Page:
Japan: Where has all the butter gone?
Unfortunately, worldwide food shortages are nothing new. It is not uncommon to hear such stories reported from developing countries, but now wealthier, more industrialized nations are feeling the effects as well.
Japan has run out of butter.
While the news in itself might seem more amusing than tragic at first glance, it is indicative of a global problem that has the potential to snowball, with very serious effects. There will likely be more food shortage crises in the future, and none can afford complacency.
Japan: Where has all the butter gone?
Where is the butter? — cry Japanese consumers who have been hunting everywhere for the dairy product. The drastic reduction in raw milk production, complicated by hikes in the price of grain as well as changes in the global patterns of dairy product consumption, have caused a serious butter shortage in Japan. Empty shelves in the dairy section of grocery stores across the country have not seen a shipment of butter for days, and stores are posting signs apologizing for the shortage.
At an elementary school in Osaka Prefecture, the children's favorite butter-flavored buns used to be served once a week. The tasty rolls were dropped from the lunch menu in February.
Salad oil has also replaced butter in curries and stews.
The changes were not made for nutritional reasons; it was simply because butter was in short supply.
Domestically produced butter is scarce at retail stores because of a shortage of raw milk and higher prices of butter imports.
A shortage of butter for commercial use began to hit cake shops and restaurants last fall. The problem has now spread to homes.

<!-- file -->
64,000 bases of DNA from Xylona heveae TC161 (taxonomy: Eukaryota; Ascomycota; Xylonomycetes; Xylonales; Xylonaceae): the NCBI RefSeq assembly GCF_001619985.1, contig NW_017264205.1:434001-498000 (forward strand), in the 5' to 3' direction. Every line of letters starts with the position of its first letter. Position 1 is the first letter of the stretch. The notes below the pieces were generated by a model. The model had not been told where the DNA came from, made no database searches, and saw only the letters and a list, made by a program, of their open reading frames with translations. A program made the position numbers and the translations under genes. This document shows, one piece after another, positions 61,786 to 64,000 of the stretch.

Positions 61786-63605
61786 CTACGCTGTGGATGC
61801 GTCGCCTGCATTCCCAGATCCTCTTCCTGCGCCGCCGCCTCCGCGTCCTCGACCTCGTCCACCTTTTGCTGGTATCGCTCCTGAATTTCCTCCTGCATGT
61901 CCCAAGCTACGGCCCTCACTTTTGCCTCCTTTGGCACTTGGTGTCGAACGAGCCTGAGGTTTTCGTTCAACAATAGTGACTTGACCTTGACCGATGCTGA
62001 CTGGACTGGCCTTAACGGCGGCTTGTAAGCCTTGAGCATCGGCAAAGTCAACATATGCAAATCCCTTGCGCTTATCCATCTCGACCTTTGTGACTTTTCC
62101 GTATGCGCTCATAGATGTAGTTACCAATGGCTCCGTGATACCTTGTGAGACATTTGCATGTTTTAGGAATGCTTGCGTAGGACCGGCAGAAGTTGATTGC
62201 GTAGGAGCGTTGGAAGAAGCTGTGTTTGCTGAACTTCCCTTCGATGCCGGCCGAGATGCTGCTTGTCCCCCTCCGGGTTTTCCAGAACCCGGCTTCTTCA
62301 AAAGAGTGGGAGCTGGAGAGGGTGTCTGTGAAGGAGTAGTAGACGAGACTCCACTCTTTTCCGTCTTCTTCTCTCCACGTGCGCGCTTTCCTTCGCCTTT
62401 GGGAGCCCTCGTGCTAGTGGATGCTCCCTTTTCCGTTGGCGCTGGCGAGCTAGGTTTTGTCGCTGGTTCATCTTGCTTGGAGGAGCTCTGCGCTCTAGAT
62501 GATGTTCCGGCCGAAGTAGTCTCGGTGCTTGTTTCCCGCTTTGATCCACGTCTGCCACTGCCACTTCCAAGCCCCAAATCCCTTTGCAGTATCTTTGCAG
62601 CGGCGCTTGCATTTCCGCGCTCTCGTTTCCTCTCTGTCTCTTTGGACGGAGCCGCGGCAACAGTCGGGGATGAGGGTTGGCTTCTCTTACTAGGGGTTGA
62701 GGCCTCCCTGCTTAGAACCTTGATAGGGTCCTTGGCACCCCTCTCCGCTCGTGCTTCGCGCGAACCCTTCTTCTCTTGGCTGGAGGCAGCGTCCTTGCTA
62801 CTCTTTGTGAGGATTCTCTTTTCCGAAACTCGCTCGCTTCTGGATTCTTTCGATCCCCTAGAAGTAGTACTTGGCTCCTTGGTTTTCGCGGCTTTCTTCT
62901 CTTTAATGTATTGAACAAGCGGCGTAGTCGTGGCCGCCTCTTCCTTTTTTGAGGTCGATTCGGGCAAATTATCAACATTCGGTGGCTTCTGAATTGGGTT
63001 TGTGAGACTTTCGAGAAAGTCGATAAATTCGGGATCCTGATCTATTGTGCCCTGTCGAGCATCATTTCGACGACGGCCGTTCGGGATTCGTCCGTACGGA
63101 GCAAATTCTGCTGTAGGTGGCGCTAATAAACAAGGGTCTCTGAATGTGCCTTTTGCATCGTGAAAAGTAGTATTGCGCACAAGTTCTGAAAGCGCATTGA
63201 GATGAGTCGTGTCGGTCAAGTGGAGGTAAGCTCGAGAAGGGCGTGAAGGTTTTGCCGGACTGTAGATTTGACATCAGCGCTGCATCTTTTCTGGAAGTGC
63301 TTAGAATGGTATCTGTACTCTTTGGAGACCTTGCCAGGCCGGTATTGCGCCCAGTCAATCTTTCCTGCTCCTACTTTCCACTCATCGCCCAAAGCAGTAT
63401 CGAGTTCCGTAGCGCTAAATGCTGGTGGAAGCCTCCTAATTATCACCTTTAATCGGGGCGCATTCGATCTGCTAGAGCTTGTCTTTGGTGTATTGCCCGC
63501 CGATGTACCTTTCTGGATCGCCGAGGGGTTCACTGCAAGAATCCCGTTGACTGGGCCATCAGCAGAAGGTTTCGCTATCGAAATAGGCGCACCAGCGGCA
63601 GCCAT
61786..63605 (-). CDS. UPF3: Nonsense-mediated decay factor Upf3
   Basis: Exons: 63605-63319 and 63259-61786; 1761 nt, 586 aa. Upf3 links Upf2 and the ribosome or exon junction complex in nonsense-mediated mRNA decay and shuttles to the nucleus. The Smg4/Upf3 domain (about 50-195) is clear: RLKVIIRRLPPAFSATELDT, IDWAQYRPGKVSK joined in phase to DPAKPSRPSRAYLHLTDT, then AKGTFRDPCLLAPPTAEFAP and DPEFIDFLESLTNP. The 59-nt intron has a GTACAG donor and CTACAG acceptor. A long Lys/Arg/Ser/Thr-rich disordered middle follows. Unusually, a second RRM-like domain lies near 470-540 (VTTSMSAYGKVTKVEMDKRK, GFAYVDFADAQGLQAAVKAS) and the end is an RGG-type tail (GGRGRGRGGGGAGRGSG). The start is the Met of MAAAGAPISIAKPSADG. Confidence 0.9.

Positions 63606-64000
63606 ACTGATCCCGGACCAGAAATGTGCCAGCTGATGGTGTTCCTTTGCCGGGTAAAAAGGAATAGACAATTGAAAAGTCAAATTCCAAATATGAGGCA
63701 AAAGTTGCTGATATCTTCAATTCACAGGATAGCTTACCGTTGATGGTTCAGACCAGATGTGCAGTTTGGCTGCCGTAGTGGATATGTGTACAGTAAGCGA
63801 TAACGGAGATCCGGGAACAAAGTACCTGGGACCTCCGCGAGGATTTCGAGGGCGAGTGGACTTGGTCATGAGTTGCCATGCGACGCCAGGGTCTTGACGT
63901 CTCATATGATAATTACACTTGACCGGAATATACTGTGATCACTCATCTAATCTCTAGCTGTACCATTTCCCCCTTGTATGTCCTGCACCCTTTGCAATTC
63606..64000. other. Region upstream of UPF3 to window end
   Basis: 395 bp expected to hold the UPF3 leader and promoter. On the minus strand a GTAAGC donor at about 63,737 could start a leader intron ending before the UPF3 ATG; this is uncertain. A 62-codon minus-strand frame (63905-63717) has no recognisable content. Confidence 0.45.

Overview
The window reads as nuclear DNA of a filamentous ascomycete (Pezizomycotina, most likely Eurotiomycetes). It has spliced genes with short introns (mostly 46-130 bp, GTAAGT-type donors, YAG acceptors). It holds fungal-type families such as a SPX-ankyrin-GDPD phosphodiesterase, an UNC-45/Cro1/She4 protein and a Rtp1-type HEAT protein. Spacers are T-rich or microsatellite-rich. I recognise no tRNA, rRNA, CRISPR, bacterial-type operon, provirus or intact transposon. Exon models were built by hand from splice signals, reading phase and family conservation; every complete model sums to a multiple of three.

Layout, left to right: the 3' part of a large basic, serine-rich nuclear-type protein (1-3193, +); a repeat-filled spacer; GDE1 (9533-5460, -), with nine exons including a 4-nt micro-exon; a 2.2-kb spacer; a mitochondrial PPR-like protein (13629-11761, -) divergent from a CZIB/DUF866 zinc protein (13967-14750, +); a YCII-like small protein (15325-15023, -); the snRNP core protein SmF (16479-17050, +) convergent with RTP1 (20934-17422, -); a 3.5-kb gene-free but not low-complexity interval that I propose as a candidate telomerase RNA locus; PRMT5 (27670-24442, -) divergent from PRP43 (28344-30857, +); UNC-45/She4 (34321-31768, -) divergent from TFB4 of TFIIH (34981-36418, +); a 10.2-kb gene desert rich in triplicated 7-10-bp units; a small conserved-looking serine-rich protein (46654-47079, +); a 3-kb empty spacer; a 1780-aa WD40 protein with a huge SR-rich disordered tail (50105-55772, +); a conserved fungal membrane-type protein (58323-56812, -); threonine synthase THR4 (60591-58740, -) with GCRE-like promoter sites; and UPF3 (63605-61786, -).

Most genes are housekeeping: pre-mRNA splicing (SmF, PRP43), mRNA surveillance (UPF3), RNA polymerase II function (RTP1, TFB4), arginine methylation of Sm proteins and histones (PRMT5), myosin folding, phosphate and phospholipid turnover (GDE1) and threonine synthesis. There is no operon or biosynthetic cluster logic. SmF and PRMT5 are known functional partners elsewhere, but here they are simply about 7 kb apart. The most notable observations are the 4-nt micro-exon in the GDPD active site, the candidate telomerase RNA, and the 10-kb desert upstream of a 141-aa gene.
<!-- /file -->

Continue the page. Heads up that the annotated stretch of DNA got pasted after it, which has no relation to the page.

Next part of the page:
Worse, butter makers are planning to raise retail prices in April, when raw milk prices are set to increase. The move will likely keep butter off more mealtime tables.
Japan is a market pioneer again: the first industrialised nation with no butter
An explosion in grain prices and a slide away from self-sufficiency is causing global crisi. And wealth is no guarantee of insulation.
The manager of the Z-one supermarket, five minutes from Prada’s flagship storeand in the heart of Tokyo’s chicest residential area, shrugs her shouldersand suggests margarine.
Japan, she says apologetically, has nearly exhausted its butter reserves. Whenthe shop will next have any, she whispers, is anybody’s guess.
Sunday, April 27, 2008
So, I guess maybe it's in the papers in the US, but since I haven't reordered the paper here yet, I had no idea. Japan has run out of butter! I wanted to bake come cookies today so I went to the store and there was no butter. I was like, WTF? I went home and host mom said that yes indeed, all the stores are out! So I ended up using margarine and it was just fine, but still. How does a country run out of butter? I looked on-line, since I couldn't understand the Japanese explanation, and I guess it has to do with the rising costs of cattle feed, which may have something to do with the rising cost of wheat, which has to do with several years of bad weather in Australia, combined with China & India getting too freakin' big. So, the dairy industry in Japan is all messed up. And the articles I read suggested that this is only the beginning for Japan in terms of food shortages *doh* I knew wheat prices were up, since the schools took away noodle day (they could no longer afford it), and replaced it with more rice. But they also increased the bread days, and I don't understand how that is using less wheat - but, apparently it does.
I'm not living in Zimbabwe, and this isn't the 1950's.... what's going on? Luckily the new host family grows near 100% of the vegetables they eat - so we won't run out of those anytime soon! But I'm gonna miss butter :(
An empty shelf at a grocery store with a sign explaining that the management does not know when the next shipment of butter will come.